Make Music and Achieve Success: A Conversation with Molly Barth

JD: Tell us a little about your background. What drew you to music as a career, and who were your most influential teachers?

MB: I grew up in a small town sixty miles north of New York City, the daughter of a librarian and a nurse. In the 4th grade I began flute in the school band system; I immediately took to the instrument! I studied privately with Carolyn Topliff and joined the regional youth orchestra, and for the last two years of high school I spent Saturdays enrolled in the Manhattan School of Music Preparatory Division, where I studied with Harold Jones. My decision to be a musician came was when I attended the Boston University Tanglewood Institute summer masterclass program with Doriot Anthony Dwyer and Leone Buyse. That experience informed my work ethic; I realized what a great commitment is needed to become a professional musician. Oberlin was the ideal undergraduate institution for me; studying with Michel Debost and Kathy Chastain was wonderful. At Oberlin, while working on contemporary music with conductor Timothy Weiss, I formed the chamber group Eighth Blackbird with a fabulous group of musicians, and that propelled my career for many years; my Grammy Award was won with that ensemble. Eighth Blackbird “flew” over to Cincinnati in 1997 to obtain an Artist Diploma in Chamber Music; I studied there with Brad Garner and Randy Bowman. And finally I rested my student days after earning a Master’s Degree at Northwestern University, where I studied under Walfrid Kujala. Mary Stolper offered me tremendous guidance in my post-school Chicago years.

JD: What inspired your affinity for contemporary music and for chamber music, in particular?

MB: Contemporary chamber music in particular encourages me to perform with a wide range of colors/timbres. And I love working with living composers; there is relatively little tradition built into the repertoire, allowing for more overt freedom of expression. As for my affinity with chamber music, interacting with people in a musical setting is the ultimate experience! Making decisions together in a chamber music setting rather than reacting to decisions made by a conductor is particularly invigorating for me.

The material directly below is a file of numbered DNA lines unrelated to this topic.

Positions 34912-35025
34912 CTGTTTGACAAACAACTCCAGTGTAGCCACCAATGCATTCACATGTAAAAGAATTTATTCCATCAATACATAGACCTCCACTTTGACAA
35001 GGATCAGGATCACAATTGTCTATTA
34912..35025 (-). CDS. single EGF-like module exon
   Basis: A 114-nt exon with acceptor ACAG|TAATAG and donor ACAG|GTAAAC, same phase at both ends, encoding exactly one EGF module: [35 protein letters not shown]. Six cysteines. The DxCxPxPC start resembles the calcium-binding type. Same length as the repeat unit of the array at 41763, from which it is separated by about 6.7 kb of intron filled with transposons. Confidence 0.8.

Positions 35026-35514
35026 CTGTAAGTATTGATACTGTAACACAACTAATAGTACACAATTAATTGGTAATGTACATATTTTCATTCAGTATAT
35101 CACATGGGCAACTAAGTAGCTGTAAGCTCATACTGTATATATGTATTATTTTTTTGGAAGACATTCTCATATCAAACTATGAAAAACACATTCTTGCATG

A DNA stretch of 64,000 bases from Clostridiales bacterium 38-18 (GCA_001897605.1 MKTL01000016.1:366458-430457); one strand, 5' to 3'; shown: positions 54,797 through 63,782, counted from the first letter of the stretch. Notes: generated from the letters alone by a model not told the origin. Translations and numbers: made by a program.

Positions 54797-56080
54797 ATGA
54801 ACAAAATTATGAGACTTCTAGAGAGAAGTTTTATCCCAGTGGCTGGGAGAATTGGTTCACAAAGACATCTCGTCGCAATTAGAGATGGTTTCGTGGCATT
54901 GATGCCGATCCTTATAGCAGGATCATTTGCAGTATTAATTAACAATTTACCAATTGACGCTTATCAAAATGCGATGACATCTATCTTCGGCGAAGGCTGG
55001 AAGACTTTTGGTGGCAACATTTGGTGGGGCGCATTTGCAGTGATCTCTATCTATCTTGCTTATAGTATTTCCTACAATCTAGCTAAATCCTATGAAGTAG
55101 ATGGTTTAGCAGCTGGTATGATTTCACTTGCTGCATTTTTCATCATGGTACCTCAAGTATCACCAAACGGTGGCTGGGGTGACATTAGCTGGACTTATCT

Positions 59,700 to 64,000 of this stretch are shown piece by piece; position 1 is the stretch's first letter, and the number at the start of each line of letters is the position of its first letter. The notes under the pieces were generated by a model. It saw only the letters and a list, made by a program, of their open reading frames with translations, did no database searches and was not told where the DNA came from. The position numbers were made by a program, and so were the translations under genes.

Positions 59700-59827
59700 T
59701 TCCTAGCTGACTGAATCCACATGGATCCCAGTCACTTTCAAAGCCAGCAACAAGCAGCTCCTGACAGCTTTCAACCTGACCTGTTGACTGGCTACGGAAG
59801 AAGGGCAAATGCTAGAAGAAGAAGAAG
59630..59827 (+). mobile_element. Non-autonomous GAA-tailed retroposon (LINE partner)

And as always, I have been keeping quite active! Formed last year, the Zohn Collective core is comprised of nine members, which includes instrumental performers, composers, and a conductor. We have already travelled to several fun locations including Guadalajara, México, and have released an exciting new CD under the Oberlin Music label!

Duo Damiana traveled to Toulouse, France, in November to record a CD and perform a concert of new flute and guitar works. We recently released our inaugural CD, “Castillos de Viento,” which can be purchased here:

JD: How do you balance your teaching and performing careers?

MB: I am thrilled to be on the faculty at the Blair School of Music! The students at this prestigious institution are an absolute inspiration to me. They are all academically driven, and they also have a tremendous spirit of curiosity, commitment and dedication to achievement of their myriad goals. I received my undergraduate degree from the Oberlin College-Conservatory of Music, which is also solely an undergraduate program, so I am well acquainted with the advantages of such an institution. I have closely followed the teaching model of my undergraduate teacher and mentor, Michel Debost, for the duration of my professional career. Therefore, teaching undergraduate students at Blair comes very naturally to me. I am focused on bolstering the fundamental techniques of my Blair students, and I introduce my flutists to as many pieces in the standard solo and orchestral repertoire as I can in the four years we have together. We work on extended flute techniques and business matters/career development often as well. My fundamental teaching methodology has been consistent for decades; the fact that I teach only undergraduate students at the Blair School of Music merely focuses my methodology in a targeted fashion that I feel is advantageous to everyone involved.